Skill or Will: What’s the Primary Obstacle Standing in the Way of Better Responsible Gambling Campaigns?

Corporate Social Responsibility

May 14, 2021

Responsible gambling campaigns just aren’t that good…yet.

Yes, despite the lack of historical success, the optimist—and more importantly brand strategist—in me believes that we can and will get to a place where these campaigns aren’t as highly scrutinized and will deliver on their intended purpose of reducing gambling harm.

However, to get to this mutually beneficial outcome, I think we’re going to need to have a few uncomfortable conversations. We’ll need to fearlessly explore what hasn’t been working in the past in order to learn and make changes moving forward.

Start with Skill & Will

I believe the best starting point for historical exploration is to study the impact of skill and will on past efforts. Is it simply a knowledge gap (skill) that has stood in the way of effective responsible gambling campaigns? Or is it a lack of will that has been the sticking point for progress?

From what I’ve seen, I think the answer we’ll find is that both have played leading roles in our struggles to create meaningful campaigns.

Knowing the Target Audience

The primary skill required for effective campaign development is understanding the target audience. Intimately knowing the thoughts, emotions, and desires of the target audience is foundational in creating any campaign, and this need is even more essential for responsible gambling campaigns which tread in highly sensitive waters.

From what I’ve seen, the creators often make easily correctable mistakes that are the result of not knowing the audience. This makes sense given that operators are just recently utilizing individuals with lived experiences of gambling addiction for training and guidance in these areas. By not fully understanding the person they are trying to reach, campaigns often flop upon launch as they fail to connect in both messaging and tone.

Examination of Investment and Beliefs

While gaps in skill can be rather easy to identify and fill, exploring gaps in will requires both a spreadsheet and a truth serum.

Everyone involved in gaming seems to be an advocate for responsible gambling. In fact, they’ll likely say that it is one of the most—if not the most—important things.

However, a deep examination of the financial investment into responsible gambling campaigns (especially expressed as a % of total advertising spend) might paint a different picture. Put simply, I don’t believe the statements we make about the importance of responsible gambling align with the historical investment of capital to create or promote these campaigns. This, in my opinion, is a will problem.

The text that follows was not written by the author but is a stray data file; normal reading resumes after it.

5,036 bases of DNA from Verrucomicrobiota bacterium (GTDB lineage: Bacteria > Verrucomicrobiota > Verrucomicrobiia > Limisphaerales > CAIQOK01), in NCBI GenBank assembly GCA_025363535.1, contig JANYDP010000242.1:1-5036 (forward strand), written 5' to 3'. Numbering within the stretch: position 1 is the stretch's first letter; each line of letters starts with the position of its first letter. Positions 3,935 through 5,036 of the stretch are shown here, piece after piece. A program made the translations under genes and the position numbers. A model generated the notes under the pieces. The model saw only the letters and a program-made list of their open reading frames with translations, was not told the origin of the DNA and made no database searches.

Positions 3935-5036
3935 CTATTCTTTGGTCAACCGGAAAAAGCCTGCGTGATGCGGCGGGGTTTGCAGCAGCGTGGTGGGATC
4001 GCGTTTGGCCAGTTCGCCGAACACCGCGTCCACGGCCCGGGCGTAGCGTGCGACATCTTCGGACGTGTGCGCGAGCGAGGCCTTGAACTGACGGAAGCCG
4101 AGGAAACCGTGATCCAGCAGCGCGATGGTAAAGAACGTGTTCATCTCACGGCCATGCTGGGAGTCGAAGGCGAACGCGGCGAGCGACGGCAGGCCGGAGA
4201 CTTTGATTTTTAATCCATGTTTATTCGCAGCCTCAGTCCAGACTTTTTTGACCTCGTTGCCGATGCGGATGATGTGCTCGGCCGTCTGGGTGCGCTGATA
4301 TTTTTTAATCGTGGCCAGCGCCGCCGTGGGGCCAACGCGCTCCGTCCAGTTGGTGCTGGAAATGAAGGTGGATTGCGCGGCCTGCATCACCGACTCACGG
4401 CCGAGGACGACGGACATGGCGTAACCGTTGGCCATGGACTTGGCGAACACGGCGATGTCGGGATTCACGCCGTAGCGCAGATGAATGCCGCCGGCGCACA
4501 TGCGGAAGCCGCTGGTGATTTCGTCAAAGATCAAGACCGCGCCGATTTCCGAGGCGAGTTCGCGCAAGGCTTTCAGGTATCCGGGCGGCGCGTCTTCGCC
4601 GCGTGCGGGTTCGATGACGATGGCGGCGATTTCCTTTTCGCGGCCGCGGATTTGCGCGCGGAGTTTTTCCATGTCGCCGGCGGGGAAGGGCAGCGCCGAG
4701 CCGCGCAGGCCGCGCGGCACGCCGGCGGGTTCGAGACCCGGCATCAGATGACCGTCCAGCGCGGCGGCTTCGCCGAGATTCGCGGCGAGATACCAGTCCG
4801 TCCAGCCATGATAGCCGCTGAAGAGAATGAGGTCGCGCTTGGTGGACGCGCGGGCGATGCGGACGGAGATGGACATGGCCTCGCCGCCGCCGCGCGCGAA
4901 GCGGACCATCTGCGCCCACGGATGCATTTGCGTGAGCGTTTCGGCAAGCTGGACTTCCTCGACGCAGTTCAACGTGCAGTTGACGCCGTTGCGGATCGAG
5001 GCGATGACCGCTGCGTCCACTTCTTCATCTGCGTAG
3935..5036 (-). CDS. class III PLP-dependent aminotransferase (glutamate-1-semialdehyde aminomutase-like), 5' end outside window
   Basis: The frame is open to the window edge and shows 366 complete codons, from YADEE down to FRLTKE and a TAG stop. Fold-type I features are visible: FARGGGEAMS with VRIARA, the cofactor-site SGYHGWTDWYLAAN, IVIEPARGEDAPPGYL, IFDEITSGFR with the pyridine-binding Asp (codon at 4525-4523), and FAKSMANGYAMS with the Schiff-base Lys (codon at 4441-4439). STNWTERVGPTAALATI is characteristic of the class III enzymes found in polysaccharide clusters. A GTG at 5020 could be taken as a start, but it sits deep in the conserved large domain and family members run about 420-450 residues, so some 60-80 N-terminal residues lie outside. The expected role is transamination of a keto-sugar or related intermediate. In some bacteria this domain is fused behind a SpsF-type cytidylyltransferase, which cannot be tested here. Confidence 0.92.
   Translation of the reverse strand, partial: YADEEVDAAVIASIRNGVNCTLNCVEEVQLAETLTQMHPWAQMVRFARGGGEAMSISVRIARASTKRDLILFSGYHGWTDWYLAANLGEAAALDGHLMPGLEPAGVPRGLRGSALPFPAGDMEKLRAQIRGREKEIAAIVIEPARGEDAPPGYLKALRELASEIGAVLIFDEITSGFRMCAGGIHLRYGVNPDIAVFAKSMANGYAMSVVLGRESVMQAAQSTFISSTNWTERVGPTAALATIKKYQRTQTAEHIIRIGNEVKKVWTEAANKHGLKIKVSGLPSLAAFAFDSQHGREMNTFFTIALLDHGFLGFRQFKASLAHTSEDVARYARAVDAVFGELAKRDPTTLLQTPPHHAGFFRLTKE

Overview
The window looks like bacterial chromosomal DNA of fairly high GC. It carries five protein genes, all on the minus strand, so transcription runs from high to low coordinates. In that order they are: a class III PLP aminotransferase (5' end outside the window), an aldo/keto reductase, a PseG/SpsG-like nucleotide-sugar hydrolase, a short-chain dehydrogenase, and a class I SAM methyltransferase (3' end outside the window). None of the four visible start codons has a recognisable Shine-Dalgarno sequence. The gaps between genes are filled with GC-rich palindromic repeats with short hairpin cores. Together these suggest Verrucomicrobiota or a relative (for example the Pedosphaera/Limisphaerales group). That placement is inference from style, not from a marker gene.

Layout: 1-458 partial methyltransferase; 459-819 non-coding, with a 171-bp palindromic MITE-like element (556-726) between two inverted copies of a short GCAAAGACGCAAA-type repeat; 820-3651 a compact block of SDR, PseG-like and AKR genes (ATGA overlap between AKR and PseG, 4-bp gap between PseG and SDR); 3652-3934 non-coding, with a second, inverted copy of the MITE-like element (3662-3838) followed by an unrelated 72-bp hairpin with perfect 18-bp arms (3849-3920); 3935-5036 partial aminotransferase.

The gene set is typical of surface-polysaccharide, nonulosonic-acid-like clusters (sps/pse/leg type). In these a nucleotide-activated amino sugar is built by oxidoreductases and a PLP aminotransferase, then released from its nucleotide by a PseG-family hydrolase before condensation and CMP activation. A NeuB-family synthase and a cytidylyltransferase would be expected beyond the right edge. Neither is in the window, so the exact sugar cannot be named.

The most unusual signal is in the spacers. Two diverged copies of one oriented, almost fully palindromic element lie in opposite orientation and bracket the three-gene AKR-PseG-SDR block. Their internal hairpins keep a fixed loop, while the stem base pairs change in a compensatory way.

Additionally, if we really open up the discussion and dig deep, what we might find is that while responsible gambling is indeed very important, it’s also quite difficult to track the success or impact of these campaigns. Whereas an advertising campaign focused on generating new account signups can be tracked and measured, the same cannot be said about a campaign designed to keep players’ wagers within their budget or to build goodwill in the brand. We’re just not sure whether it’s actually good for business, so inaction has felt like a safer path to travel.

Making decisions without complete information is no doubt a difficult task. However, it should be well within the skillset of gaming leaders. We simply need more of them to willfully move beyond the surface level discussions and take on exploring the ways responsible gambling efforts might positively impact the companies they lead. To this point, this has been a task relegated down the pecking order, but for meaningful change to occur it will need to be the will of those at the highest levels of the organization.

Yes, I believe great responsible gambling campaigns that benefit both operators and customers are just around the corner. We simply need to align the development of skills required to create them with the will from the C-Suite to see them through.

Jamie combined his professional background as a brand strategist with his experience as a former problem gambler to create dyve. He is also host of The After Gambling Podcast.